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Malaysian tribunal finds George Bush and Tony Blair guilty of war crimes

Embalmer 2011/11/23 22:11:41
The desire for a true rule of law exists somewhere, at least, even though they'll never rot in a prison cell.
A tribunal in Malaysia, spearheaded by that nation’s former Prime Minister, yesterday found George Bush and Tony Blair guilty
of "crimes against peace" and other war crimes for their 2003
aggressive attack on Iraq, as well as fabricating pretexts used to
justify the attack. The seven-member Kuala Lumpur War Crimes
Tribunal—which featured an American law professor as one of its chief
prosecutors—has no formal enforcement power, but was modeled after
a 1967 tribunal in Sweden and Denmark that found the U.S. guilty of a
war of aggression in Vietnam, as even more so, after the U.S.-led
Nuremberg Tribunal held after World War II. Just as the U.S. steadfastly
ignored the 1967 tribunal on Vietnam, Bush and Blair both ignored the
summons sent to them and thus were tried in absentia.

The tribunal ruled that Bush and Blair’s name should be entered in a
register of war criminals, urged that they be recognized as such under
the Rome Statute, and will also petition the International Criminal
Court to proceed with binding charges. Such efforts are likely to be
futile, but one Malaysian lawyer explained the motives of the tribunal to The Associated Press: "For these people who have been immune from prosecution, we want to put them on trial in this forum to prove that they committed war crimes.



As Greenwald comments at the link, no "serious" person in the U.S.
will take this seriously, if they even notice that it has happened,
"[b]ut the only thing this Malaysian tribunal is doing is applying the
clear principles of the Nuremberg Tribunal as enunciated by lead
prosecutor and former U.S. Attorney General Robert Jackson in his
Opening and Closing Statements at Nuremberg." Specifically: "The central
crime in this pattern of crimes, the kingpin which holds them all
together, is the plot for aggressive wars. The chief reason for
international cognizance of these crimes lies in this fact." Because the
prosecuting of war crimes, "if it is to serve a useful purpose it must
condemn aggression by any other nations, including those which sit here
now in judgment."


That sentiment is echoed in a column by attorney Eric Lewis in the New York Times this week on the specific issue of torture, the new favorite foreign policy hobby horse of Republicans:


Had President Obama shown the courage of candidate Obama, he
would have strongly supported civil litigation under the Constitution
against officials who authorized torture. The argument that it involves
the courts in foreign policy or causes officials to be wary in their
actions is nonsense. The ban on torture should be absolute; it is not a
foreign policy or defense issue and it is salutary for officials to know
that they will be held accountable for torture. President Obama should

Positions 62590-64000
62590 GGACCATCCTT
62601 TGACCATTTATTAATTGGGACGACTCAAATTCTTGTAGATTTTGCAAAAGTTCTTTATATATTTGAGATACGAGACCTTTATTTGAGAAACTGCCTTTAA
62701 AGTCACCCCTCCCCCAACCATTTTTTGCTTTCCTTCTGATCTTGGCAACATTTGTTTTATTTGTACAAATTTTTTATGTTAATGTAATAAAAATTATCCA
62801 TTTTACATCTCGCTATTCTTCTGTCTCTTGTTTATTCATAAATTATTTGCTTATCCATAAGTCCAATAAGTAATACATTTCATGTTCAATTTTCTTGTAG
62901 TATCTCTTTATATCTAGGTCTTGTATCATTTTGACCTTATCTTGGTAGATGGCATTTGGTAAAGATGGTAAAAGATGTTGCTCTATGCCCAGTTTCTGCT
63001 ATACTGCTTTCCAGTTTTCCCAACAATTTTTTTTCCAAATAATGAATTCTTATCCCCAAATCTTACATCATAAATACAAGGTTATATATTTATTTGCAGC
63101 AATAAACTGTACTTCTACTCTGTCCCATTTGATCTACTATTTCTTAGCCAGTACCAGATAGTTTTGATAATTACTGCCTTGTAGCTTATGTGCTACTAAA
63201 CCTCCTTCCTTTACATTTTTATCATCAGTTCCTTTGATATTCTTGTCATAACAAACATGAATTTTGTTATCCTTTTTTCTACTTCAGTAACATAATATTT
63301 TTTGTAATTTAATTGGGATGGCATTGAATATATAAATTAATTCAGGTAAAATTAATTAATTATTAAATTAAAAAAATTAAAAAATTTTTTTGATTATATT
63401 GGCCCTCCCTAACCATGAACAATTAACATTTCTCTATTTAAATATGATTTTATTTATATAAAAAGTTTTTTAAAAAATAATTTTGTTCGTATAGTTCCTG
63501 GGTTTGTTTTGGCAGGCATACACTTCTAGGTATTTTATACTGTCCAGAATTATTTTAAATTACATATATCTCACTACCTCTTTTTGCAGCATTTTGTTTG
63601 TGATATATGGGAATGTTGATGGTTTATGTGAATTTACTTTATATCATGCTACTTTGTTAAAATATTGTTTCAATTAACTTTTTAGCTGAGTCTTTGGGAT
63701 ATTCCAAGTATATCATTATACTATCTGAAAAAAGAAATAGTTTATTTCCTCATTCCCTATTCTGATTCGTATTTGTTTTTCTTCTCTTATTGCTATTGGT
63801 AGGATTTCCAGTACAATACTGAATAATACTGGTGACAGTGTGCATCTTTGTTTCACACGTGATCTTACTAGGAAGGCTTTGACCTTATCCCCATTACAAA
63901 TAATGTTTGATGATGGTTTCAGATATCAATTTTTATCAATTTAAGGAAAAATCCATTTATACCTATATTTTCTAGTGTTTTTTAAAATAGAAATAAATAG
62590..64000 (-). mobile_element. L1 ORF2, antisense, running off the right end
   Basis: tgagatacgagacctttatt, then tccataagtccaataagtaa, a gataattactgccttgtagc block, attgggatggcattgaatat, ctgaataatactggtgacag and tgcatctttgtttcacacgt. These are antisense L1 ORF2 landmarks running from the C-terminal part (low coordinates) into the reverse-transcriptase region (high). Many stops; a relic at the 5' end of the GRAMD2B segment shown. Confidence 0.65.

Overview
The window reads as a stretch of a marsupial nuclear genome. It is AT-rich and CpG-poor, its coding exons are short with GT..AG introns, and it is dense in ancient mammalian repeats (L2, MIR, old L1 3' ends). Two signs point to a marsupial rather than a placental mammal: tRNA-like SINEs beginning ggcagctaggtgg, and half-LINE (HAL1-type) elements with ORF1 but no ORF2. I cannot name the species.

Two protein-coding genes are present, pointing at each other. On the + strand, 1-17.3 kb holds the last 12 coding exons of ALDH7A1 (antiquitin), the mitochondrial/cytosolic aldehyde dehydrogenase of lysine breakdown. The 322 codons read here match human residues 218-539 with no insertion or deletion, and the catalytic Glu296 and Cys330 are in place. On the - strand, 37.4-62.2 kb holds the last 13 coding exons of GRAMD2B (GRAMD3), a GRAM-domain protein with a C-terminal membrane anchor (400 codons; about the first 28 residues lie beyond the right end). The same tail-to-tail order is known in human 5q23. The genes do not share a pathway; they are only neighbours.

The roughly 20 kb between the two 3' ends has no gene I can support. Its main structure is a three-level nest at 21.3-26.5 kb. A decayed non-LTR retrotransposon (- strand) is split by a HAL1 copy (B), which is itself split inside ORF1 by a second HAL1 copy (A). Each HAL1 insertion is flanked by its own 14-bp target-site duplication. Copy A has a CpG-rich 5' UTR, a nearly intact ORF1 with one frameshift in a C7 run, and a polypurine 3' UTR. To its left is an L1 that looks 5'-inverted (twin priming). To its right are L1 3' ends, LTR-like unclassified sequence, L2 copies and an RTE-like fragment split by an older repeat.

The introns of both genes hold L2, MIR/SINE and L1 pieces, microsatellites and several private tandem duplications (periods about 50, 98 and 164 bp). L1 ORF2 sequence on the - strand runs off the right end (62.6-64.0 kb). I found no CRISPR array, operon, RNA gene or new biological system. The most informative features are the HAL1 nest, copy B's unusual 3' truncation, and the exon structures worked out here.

also have ordered candidate Obama’s “thorough investigation” to go
forward, ideally through the criminal process. Perhaps the specter of
potential indictments of senior officials made a president who wanted to
be perceived as post-partisan queasy, but he should be made more queasy
by a former president claiming it was “damn right” to order waterboarding.

When torture becomes another political choice, the debate becomes an
empirical one about whether it works. [...] What the Bush administration
experience showed was not that torture never works, but that the
impulse to torture is ever present. Torture is always seen as a sad
necessity, imposed with increasing frequency and brutality as panic and
frustration increase. [...]


President Obama’s public commitment to ending torture is laudable and
important. It is ludicrous to contend, as some do, that his
administration is no different from that of his predecessor. But the
problem as we look toward the 2012 election is that there is still no
“clearly established legal right” for detainees not to be tortured. So
when a new administration comes into office, whether that’s in 2013 or
2017, and finds itself in a panic after the next underwear or shoe
bomber, it will still be able to find some eager apparatchik to write a
memo that allows torture and promises immunity.



In that, the Malaysian tribunal's has meaning, even though it will have no force. It's a reminder that no one should
be above the law. That's a reminder that will likely keep coming home
to us, since the crimes of the Bush administration will not be resolved.

Read More: http://www.dailykos.com/story/2011/11/23/1039419/-...

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  • ndaye 2012/01/10 14:08:24
  • ShortyDoWop 2011/11/24 05:36:26 (edited)
    ShortyDoWop
    +1
    :/ and yet they sit cosey at home
  • Duke----The Non Racist, Fun... 2011/11/23 22:25:11
    Duke----The Non Racist, Funny Duke !
    +1
    The world court had charged bushy, cheney, rumsfeld and blair with war crimes years ago. And the whole world still awaits for real justice to be served, but because of us the (u.s.) and England, which is still blocking the efforts to bring them to justice, we wait in vain.
  • Embalmer Duke---... 2011/11/24 00:03:52
    Embalmer
    +1
    Some US law professor filed a complaint with the ICC.

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